4 -Based Framing (SONET) SONET (Synchronous Optical NETwork) SONET endpoints maintain clock synchronization Frames have fixed size (e.g., 125 µsec) No ambiguity about start & stop of frame But may be wasteful NRZ encoding 19 To avoid long sequences of 0 s or 1 s payload is XORed with special 127-bit pattern w/ many 0-1/1-0 transitions What problem can that lead to? Error Detection Errors are unavoidable Electrical interference, thermal noise, etc. Error detection Transmit extra (redundant) information 20 Use redundant information to detect errors Extreme case: send two copies of the data Trade-off: accuracy vs. overhead Techniques for detecting errors Parity checking Checksum Cyclic Redundancy Check (CRC) Error Detection: Parity Add an extra bit to a 7-bit code Odd parity: ensure an odd number of 1s E.g., becomes Even parity: ensure an even number of 1s 21 E.g., becomes Overhead: 1/7 th Power: Detects all 1-bit errors But: can t detect an even number of bit errors in a word Can use more bits to gain more power Error Detection Techniques, con t 22 Internet Checksum Treat data as a sequence of 16-bit words Compute ones-complement sum of all the 16-bit words Intermingles integrity of a large group of data Overhead: 16 bits Power: Catches 1-bit errors, most other errors But not, for example, same bit flipped in two different words Cyclic Redundancy Check (CRC) Family of quite powerful, principled algorithms Detects wide range of bit corruption patterns seen in practice Used by most modern link layers See K&R Section Point-to-Point vs. Broadcast Media Point-to-point: dedicated pairwise communication Long-distance fiber link Point-to-point link between switch and host Broadcast: shared wire or medium Traditional wireless LAN Multiple Access Algorithm Single shared broadcast channel Avoid having multiple nodes speaking at once Otherwise, collisions lead to garbled data Multiple access mechanism Distributed algorithm for sharing the channel Algorithm determines which node can transmit Classes of techniques Channel partitioning: divide channel into pieces Taking turns: scheme for trading off who gets to transmit Random access: allow collisions, and then recover Optimizes for the common case of only one sender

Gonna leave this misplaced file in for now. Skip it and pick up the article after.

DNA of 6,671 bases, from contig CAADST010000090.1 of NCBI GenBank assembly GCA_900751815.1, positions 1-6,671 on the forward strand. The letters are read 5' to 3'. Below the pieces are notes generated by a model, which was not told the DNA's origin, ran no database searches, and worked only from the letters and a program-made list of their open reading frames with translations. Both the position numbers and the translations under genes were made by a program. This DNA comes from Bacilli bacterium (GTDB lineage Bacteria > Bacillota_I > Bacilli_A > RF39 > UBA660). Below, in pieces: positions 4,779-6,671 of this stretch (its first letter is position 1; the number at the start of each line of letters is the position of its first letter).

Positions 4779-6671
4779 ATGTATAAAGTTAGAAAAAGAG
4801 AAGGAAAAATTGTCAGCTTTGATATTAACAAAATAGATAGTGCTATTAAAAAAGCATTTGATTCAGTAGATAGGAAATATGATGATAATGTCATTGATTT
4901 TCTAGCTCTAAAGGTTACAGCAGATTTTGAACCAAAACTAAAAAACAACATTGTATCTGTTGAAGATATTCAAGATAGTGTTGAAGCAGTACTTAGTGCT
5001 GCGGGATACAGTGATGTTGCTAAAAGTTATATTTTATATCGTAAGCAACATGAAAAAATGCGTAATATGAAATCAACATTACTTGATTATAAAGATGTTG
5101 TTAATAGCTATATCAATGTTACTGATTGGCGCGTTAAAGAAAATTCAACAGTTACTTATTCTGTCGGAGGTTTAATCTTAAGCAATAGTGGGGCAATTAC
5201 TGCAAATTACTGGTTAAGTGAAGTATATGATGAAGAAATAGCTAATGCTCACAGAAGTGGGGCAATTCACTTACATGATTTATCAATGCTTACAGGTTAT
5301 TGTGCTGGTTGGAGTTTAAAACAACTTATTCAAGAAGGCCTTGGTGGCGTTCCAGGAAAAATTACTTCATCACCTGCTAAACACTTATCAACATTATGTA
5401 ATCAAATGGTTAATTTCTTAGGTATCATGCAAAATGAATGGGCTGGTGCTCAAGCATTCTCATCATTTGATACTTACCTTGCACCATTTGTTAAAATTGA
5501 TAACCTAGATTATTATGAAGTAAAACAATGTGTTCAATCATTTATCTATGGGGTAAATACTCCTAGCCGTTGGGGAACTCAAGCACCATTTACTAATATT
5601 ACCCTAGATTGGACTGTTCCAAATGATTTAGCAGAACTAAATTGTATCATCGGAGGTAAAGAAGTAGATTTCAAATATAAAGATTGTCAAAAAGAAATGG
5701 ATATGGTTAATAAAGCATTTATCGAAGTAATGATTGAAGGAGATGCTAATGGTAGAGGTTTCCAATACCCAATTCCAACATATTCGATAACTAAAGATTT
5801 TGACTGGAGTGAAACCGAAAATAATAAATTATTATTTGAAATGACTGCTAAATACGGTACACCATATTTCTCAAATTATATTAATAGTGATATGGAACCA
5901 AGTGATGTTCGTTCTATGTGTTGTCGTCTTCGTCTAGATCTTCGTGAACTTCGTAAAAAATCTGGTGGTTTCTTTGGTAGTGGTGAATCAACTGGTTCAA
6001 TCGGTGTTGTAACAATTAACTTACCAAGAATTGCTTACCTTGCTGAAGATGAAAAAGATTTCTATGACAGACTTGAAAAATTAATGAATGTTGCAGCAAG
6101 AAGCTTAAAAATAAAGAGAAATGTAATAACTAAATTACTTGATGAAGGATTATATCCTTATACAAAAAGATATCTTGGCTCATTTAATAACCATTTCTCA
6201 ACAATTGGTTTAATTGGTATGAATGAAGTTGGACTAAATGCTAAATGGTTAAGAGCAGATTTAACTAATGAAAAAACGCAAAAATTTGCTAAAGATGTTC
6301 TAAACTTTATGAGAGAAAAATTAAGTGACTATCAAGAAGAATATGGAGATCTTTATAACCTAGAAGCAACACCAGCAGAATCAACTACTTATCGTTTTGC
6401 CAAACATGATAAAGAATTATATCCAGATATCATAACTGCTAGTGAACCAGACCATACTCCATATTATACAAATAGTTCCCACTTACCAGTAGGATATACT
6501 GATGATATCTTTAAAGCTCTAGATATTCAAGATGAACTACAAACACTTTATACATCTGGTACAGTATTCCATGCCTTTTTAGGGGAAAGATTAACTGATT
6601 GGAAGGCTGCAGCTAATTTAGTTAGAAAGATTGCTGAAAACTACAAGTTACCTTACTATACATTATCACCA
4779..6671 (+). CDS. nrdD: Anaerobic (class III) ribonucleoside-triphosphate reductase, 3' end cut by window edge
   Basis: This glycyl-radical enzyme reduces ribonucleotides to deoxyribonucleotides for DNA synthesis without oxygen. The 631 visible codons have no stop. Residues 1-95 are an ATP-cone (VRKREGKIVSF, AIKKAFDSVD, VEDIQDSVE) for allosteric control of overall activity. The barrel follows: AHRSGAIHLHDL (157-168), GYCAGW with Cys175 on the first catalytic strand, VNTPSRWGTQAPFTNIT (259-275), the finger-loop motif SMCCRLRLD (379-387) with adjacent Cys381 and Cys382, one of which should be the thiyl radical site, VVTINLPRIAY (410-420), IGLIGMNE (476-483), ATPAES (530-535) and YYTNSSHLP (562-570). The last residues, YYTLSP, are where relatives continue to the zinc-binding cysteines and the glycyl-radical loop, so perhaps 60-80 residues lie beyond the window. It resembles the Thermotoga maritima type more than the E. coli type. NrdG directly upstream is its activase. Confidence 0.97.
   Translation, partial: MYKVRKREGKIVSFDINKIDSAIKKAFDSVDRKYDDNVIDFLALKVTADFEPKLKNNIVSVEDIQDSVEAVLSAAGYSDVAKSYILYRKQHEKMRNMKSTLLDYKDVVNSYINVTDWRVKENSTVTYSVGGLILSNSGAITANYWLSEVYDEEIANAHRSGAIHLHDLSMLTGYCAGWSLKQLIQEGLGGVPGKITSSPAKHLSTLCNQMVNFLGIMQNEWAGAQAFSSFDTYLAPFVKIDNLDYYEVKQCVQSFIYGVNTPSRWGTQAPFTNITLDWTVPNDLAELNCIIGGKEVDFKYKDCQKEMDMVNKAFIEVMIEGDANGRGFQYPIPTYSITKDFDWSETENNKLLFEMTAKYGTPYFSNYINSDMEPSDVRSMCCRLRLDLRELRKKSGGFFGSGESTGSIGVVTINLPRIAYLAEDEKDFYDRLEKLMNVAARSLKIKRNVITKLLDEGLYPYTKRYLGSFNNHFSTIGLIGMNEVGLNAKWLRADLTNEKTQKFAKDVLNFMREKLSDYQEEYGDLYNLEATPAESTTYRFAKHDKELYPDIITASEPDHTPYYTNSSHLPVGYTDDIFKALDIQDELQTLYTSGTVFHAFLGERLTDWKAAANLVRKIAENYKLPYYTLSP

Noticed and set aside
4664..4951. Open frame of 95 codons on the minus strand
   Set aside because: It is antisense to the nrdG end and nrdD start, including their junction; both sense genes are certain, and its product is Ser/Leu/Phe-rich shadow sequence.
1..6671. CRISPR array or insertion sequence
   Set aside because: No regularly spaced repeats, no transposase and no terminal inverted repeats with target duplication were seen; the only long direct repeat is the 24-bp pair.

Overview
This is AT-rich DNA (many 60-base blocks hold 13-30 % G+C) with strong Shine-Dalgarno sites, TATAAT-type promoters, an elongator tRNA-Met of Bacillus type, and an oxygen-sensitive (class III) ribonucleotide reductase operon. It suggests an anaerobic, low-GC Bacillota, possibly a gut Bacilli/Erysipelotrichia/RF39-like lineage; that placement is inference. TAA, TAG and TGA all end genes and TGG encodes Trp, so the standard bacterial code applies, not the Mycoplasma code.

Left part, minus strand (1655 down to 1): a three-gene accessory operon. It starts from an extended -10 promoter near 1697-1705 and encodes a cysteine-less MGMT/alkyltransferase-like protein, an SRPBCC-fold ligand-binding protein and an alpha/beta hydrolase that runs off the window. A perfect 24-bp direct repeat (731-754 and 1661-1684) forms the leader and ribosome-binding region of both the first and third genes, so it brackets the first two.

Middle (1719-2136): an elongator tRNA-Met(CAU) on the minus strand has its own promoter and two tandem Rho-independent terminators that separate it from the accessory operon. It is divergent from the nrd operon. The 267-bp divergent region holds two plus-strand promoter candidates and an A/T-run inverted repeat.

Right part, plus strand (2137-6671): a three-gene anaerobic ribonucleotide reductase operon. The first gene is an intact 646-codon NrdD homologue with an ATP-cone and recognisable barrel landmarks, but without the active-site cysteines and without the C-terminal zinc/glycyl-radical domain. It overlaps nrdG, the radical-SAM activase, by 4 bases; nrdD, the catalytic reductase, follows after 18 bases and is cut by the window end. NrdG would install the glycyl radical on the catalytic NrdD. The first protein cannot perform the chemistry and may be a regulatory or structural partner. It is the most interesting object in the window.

5 Channel Partitioning: TDMA TDMA: Time Division Multiple Access Access to channel in "rounds" Each station gets fixed length slot in each round Time-slot length is packet transmission time Unused slots go idle Example: 6-station LAN with slots 0, 3, and 4 Channel Partitioning: FDMA FDMA: Frequency Division Multiple Access Channel spectrum divided into frequency bands Each station assigned fixed frequency band Unused transmission time in frequency bands go idle Example: 6-station LAN, 1,3,4 have pkt, frequency bands 2,5,6 idle Rounds Slots = FDM cable frequency bands time Taking Turns MAC protocols data 27 Polling Master node invites slave nodes to transmit in turn data poll master Concerns: Polling overhead Latency slaves Single point of failure (master) Token passing Control token passed from one node to next sequentially Node must have token to send Concerns: Token overhead Latency Single point of failure (token) Random Access Protocols When node has packet to send Transmit at full channel data rate No a priori coordination among nodes Two or more transmitting nodes collision 28 Data lost Random access MAC protocol specifies: How to detect collisions How to recover from collisions Examples ALOHA and Slotted ALOHA CSMA, CSMA/CD, CSMA/CA Key Ideas of Random Access Where it all Started: AlohaNet Carrier sense 29 Listen before speaking, and don t interrupt Checking if someone else is already sending data and waiting till the other node is done Collision detection If someone else starts talking at the same time, stop Realizing when two nodes are transmitting at once by detecting that the data on the wire is garbled Randomness Don t start talking again right away Waiting for a random time before trying again Norm Abramson left Stanford in search of surfing Set up first radio-based data communication system connecting the Hawaiian islands Hub at Alohanet HQ (Univ. Hawaii, Oahu) Other sites spread among the islands Had two radio channels: Random access: sites sent data on this channel Broadcast: only used by hub to rebroadcast incoming data 30 5